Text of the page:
Most people in their 50s, 60s and 70s don’t budget formally, with one in five admitting they don’t keep tabs on their incomings and outgoings at all, according to SunLife’s Finances After 50 report.
SunLife’s Finances After 50 report studied the day-to-day finances of more than 3,000 over 50s UK households and found that just 31% of over 50s budget properly.
Half of over 50s said they don’t budget formally – 28% say while they don’t record all the incomings and outgoings, they do have a clear idea of their finances, while 23% said they only have a rough idea of what is coming in and out.
The average income for an over-50s household is £2,175 and the average outgoings (which includes all regular spending from essentials like mortgage payments, bills, food to transport and mobile phone costs insurance and regular savings and non-essentials including meals out) is £1,833, which leaves £342 ‘spare’ but 39% say they don’t have anything left once all their regular outgoings have gone.
Simon Stanney, non-life business director at SunLife said: “Our study shows that the average over 50s household should have £342 left over each month after all their regular – essential and non-essential – expenses are accounted form (see below for full list), but 39% say they have no play money left.
“It could be that for many, just taking more control of their finances could put them in a much better financial position and create a little extra ‘fun money’.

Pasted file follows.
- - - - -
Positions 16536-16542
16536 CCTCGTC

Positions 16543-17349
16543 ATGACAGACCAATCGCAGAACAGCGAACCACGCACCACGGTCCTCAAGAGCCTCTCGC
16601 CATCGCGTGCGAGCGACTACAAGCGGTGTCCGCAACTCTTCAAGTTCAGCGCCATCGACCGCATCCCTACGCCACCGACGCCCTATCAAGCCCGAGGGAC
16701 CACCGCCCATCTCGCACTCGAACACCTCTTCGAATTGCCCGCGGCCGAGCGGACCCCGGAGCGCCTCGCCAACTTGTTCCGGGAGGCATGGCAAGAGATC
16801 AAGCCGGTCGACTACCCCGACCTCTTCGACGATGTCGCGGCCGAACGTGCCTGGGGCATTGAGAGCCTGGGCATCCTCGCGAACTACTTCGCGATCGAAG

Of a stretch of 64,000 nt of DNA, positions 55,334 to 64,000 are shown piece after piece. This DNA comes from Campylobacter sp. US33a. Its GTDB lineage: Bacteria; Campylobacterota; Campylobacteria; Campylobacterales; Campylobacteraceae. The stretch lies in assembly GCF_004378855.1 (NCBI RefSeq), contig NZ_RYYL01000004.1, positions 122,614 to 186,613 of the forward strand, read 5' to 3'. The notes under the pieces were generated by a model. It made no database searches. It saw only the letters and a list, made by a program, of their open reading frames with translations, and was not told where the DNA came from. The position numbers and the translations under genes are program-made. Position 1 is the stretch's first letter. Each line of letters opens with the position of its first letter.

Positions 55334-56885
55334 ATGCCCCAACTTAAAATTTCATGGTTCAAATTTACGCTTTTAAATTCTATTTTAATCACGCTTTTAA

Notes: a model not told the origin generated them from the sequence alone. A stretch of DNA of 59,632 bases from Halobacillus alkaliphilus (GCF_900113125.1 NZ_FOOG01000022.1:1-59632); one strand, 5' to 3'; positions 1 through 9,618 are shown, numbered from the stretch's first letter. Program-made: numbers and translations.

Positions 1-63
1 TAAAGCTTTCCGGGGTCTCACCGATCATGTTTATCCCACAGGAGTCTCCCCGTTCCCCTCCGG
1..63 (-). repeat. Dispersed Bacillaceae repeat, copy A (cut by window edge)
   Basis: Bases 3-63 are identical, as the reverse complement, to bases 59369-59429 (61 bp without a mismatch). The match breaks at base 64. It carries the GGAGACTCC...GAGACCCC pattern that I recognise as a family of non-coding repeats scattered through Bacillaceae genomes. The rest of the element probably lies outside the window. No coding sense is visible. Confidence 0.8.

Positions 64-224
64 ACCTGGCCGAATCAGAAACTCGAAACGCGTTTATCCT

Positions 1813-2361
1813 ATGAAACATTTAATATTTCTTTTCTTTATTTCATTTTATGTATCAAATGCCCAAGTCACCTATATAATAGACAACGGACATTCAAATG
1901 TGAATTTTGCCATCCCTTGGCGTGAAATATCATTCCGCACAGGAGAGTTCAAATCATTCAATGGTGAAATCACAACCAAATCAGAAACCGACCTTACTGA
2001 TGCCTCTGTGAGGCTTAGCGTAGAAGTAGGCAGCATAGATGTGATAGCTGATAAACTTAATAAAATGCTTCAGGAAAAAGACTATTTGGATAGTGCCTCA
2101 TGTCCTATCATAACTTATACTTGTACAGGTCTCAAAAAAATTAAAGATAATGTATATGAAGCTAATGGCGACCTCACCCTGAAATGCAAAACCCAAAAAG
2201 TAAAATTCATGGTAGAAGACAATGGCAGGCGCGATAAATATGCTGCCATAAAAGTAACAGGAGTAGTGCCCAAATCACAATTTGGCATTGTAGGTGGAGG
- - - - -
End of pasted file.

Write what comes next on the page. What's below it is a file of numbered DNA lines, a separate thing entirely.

One of the dangers of not budgeting or saving enough is it can impact upon retirement plans.
Toby Band, private wealth director at The Arlo Group says: “Most people want to maintain their standard of living in retirement but without enough saved up, it can be a challenging period. Pension credit is available for those who don’t have a weekly income above £173.75 (individual) or £265.20 (couple), however, this only amounts to an extra £16 per week, so the state cannot be relied on in retirement.
“Because of this, there is a risk of starting to save too late. Most young people think retirement is so far away they don’t need to save. However, if an individual saves £300 a month from the age of 19-27, stops and achieves 8% p.a. growth, they’ll have a £878,278 pension by the retirement age of 67. If they only start saving in the 20 years before retirement, so between 47 to 67, then the pot is only £177,884.
“Additionally, pension freedoms – that allow people aged 55 or over to withdraw up to 25% of their pension tax-free – pose a significant risk to savers’ long-term retirement plans. If someone takes too much too early to support their lifestyle without a normal or expected level of employment income, this could mean their standard of living in later life suffers as a result.”